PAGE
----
Crystal Mason proudly thought she could exercise her civic duty when she went to the polls in 2016. Now, she might spend five years of her life behind bars for it.
Mason was convicted of illegally voting and sentenced to prison. This month an appeals court rejected her latest attempt to get her case tossed. Now, she will have to take it to other appeals courts and convince them that she shouldn’t be heading to prison.
After her release from prison in 2012, Mason was supervised release, a federal probationary period after her tax fraud conviction. In 2016, she proceeded to the polls, unaware that her probationary period also constitutes a direct violation of Texas’ voting law.
Encouraged by her mother, Mason left work late in the afternoon on Nov. 8, 2016, and headed to Baptist Tabernacle Church in Rendon, Texas, to vote. The church was a familiar landmark since she had voted there many times before. Upon presenting her ID to polling officials, she was told her name was not listed as a registered voter.
As a result, officials asked Mason to fill a provisional ballot, which eventually was never counted due to her ineligibility.
The 46-year-old mother of three, grandmother, and caretaker of her brother’s four children appealed her sentence in 2019. The move generated public interest across the state and was broadly received by civil rights activists as a fight to preserve voter's rights, especially disenfranchised minorities.
Upon release from prison, probation officers are mandated to set the rules needed to help former inmates comply while adjusting to their new environment. At Mason’s trial over the voting, probation officers testified that Mason had not been instructed against voting.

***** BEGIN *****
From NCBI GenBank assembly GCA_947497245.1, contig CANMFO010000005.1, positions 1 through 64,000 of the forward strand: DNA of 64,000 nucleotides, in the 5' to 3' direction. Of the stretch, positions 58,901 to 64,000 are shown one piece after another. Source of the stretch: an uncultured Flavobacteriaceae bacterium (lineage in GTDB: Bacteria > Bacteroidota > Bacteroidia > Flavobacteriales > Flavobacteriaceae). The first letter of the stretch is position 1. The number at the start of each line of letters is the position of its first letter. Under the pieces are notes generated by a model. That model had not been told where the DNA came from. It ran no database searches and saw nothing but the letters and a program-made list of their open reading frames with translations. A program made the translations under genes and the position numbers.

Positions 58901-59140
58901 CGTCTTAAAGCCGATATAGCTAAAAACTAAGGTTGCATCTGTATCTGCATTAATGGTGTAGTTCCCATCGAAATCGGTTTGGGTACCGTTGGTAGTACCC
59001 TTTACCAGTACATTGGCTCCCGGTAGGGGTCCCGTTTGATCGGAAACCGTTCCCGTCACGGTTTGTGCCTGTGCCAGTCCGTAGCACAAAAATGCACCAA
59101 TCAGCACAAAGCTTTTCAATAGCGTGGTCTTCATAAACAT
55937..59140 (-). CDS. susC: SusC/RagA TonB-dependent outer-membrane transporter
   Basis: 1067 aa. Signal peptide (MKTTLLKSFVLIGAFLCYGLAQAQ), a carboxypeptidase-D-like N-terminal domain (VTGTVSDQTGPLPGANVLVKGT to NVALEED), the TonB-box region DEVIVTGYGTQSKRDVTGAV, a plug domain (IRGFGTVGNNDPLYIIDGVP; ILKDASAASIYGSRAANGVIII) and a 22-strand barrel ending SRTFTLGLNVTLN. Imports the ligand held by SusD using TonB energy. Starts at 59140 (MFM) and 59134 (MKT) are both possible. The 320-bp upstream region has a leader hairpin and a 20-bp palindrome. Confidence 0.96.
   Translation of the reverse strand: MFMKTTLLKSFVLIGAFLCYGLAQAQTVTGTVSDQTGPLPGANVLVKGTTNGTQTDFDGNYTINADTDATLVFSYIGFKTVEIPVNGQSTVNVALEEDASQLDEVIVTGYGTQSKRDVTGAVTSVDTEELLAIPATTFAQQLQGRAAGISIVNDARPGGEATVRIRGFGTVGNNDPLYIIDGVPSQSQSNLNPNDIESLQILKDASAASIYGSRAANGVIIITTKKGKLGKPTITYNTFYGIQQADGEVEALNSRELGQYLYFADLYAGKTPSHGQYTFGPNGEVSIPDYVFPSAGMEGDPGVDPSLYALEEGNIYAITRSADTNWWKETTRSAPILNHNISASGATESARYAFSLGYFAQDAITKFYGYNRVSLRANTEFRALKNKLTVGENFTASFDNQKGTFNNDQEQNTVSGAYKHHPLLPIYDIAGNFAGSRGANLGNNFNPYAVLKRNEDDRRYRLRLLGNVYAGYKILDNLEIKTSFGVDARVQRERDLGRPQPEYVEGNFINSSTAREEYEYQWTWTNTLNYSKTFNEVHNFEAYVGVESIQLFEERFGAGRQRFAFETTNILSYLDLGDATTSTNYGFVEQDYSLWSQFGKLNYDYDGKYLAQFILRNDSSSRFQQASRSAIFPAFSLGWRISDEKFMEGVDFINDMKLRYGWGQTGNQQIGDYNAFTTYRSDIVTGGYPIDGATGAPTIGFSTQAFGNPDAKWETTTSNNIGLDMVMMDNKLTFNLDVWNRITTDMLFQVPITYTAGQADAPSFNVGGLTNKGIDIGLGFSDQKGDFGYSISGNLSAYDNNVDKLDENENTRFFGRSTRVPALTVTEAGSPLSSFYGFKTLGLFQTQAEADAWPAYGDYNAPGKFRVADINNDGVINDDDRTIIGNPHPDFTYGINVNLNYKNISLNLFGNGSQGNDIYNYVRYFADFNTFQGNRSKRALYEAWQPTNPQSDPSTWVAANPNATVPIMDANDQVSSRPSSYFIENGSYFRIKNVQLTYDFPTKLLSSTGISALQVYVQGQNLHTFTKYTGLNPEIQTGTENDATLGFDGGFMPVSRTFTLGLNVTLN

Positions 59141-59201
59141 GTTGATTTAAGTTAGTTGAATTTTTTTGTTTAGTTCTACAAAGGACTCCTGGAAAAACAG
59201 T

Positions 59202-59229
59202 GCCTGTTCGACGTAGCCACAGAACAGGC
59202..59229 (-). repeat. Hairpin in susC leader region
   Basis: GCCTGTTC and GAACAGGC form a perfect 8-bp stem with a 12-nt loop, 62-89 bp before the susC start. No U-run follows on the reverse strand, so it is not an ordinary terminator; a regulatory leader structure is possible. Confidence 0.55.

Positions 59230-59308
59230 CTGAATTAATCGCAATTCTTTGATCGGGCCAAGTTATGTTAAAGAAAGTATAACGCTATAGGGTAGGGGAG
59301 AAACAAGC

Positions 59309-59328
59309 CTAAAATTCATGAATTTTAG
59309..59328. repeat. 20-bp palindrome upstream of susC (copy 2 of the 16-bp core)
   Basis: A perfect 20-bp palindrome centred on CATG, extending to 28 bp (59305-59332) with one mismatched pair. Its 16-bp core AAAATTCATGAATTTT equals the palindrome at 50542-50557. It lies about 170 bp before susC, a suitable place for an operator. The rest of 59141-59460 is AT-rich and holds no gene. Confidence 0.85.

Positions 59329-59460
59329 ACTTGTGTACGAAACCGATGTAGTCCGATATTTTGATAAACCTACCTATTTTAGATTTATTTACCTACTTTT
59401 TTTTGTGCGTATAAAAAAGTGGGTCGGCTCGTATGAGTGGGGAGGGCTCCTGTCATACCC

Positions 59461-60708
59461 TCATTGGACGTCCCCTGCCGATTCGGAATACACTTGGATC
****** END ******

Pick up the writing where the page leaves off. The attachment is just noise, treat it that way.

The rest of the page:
Despite the admission by the officers, the appeal court upheld the conviction and declared Mason guilty regardless of her ignorance.
“These are difficult times for me, but I have faith that with the help of my family and God, right will prevail. A punishment of five years in jail for doing what I thought was my civic duty, and just as I was getting my family’s life together, is not simply unfair, it’s a tragedy,” stated Mason, according to The Guardian.
Texas being a conservative state and Republican stronghold had seen a recent surge of Democrat voter registration in the state, with Republican senate seats won by razor-thin margins. Mason’s conviction was viewed as a political ploy to intimidate voters by civil rights activists and liberal politicians. Texas Democrats consist of a large voting block of African-Americans and Latino residents in the state.
According to Beth Stevens, an attorney with the Texas Civil Rights Project told CNN, “Mason stepped forward to challenge the injustice that was done to her by this state's politicians, who were willing to deprive her of her liberty for five years for their own insidious political agenda. No one should be incarcerated for, at worst, under the state's theory, making a mistake when they go cast a vote.”
Though 4,500 provisional ballots were cast in 2016, the majority of them were declared ineligible to vote. Mason was the only person prosecuted by the state.
In a joint effort, the Texas Chapter of American Civil Liberties Union (ACLU), the national ACLU, and the Texas Civil Rights Project had joined Mason’s attorneys to file an appeal with the Court of Criminal Appeals.
Mason remains free on bond while she awaits her fate. If the Texas highest court again upholds the conviction, this legal battle seems likely to head to the U.S. Supreme Court.